THE Westmorland County Show is to return in a two-day format this year.

The hugely popular event is to see tens of thousands of people descend on the showground at Lane Farm, Crooklands, for livestock competitions, cookery demonstrations, rural crafts and much more.

The show was held over two days for the first time in its history last year – with organisers wanting to keep people more spread out amid the ongoing Covid pandemic.

Christine Knipe, chief executive of the Westmorland County Agricultural Society, which hosts the event, said the feedback from members of the public over the new format was ‘overwhelmingly positive’.

“They [visitors] were able to appreciate what the show has to offer much more than they felt they had done previously,” she said.

The layout was altered and the livestock classes were run over two days. These changes will be kept in place at this year’s event, which is taking place on September 7 (Wednesday) and September 8.

In 2020, an ‘alternative’ Westmorland show was held owing to the coronavirus pandemic. This saw cattle and sheep classes held over video link.

Mrs Knipe highlighted the significance of the show for the area.

“It’s a hugely traditional event,” she said.

“I think it’s very important socially, because people attend and have attended for many years.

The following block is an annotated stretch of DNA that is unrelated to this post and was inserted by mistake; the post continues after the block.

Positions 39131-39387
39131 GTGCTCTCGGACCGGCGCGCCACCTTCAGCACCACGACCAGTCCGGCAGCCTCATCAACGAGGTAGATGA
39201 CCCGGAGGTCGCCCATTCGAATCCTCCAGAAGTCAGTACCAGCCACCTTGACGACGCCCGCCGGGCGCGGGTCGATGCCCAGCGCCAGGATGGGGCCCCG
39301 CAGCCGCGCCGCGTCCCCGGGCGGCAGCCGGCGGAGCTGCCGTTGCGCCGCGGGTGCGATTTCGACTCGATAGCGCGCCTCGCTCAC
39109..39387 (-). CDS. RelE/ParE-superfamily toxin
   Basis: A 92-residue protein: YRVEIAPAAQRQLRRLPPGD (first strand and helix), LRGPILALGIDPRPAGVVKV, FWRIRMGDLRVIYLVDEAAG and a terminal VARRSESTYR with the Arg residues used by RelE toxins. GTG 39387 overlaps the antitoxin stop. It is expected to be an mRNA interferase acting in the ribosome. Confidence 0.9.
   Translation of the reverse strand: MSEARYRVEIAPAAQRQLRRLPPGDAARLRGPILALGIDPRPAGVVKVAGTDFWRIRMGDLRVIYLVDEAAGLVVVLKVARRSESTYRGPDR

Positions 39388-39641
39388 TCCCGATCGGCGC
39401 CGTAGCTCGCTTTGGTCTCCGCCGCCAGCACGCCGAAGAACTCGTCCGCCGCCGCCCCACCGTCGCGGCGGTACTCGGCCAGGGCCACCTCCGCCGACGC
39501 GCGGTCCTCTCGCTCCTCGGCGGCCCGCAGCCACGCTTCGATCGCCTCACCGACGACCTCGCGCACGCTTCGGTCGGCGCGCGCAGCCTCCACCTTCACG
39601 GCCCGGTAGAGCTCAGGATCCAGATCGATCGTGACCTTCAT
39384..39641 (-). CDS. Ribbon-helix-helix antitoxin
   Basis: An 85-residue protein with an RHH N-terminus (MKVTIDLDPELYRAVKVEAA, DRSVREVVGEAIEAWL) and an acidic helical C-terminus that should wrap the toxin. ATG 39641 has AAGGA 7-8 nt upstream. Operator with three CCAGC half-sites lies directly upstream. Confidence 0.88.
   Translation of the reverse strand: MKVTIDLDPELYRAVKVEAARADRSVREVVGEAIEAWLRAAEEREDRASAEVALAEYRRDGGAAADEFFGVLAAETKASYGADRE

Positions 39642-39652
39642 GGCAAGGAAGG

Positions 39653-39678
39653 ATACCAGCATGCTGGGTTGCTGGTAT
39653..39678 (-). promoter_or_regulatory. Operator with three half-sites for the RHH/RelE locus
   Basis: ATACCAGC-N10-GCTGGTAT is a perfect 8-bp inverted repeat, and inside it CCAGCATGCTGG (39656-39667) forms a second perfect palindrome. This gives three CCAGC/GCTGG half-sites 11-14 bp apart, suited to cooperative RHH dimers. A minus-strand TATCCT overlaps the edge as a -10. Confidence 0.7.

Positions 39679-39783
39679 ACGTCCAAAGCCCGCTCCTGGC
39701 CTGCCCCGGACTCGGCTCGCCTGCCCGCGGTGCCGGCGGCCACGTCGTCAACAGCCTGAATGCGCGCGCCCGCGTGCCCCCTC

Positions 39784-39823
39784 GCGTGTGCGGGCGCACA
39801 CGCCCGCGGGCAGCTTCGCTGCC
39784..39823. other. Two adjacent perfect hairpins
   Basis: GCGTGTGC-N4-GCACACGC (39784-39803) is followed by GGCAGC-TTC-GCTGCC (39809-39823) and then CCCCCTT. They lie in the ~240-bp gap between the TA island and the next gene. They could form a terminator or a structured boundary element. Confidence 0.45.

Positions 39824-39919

“They meet friends and they meet family. For a lot of people, it’s an annual gathering and a meeting with familiar faces.

“Economically, it is very important for businesses to showcase their products and services, to meet clients old and new.

“It’s recognised on the national stage for being a proper agricultural show which is there to promote and celebrate all aspects of farming.

“The Westmorland show itself really does represent livestock farming and the type of agriculture we have within our county and our region.”

Westmorland and Lonsdale MP Tim Farron said he was looking forward to attending the show this year.

He described it as an event ‘that really puts Westmorland on the map and showcases our rural economy’.

“It is a wonderful opportunity for local businesses and farmers to share their hard work with the rest of the community,” he said.

“The event is one of the highlights of my annual calendar and I can’t wait to see what the show has to offer this year and to speak and listen to my constituents.”

Mrs Knipe said there was ‘something for everybody’ at the county show and that it brought together ‘all manner of businesses and elements of the rural community’.

She said that, as part of the county show’s educational remit, schools had the opportunity to apply for free tickets for pupils.

Mrs Knipe said the county show team was expecting 2,000 schoolchildren and their teachers over the course of the show.

“We recognise that school budgets are always under pressure,” she said.

She also paid tribute to the team of more than 300 volunteers that worked on the ground ‘to make the show what it is’.

“We are indebted to those who come to help year after year,” she said.

Following is a list of the day-specific sections:

September 7:

  • Sheep and fleece classes
  • Alpacas
  • Light horse – ridden horses, Shetland ponies, fell ponies, veteran horses, retrained racehorses and traditional gypsy cob
  • Private driving
  • Showjumping
  • Goats – Northern Goat Show
  • Hounds and terriers

September 8:

  • Cattle section
  • Rare breed sheep show, including Young Shepherd of the Year qualifiers
  • Heavy horses
  • Light horse – working hunter ponies, mountain and moorland, show ponies, skewbald and piebald
  • Kennel club dog show
  • Pigs
  • Goats – Westmorland County Show
  • Cumberland and Westmorland Wrestling
  • Poultry section
  • Grand parade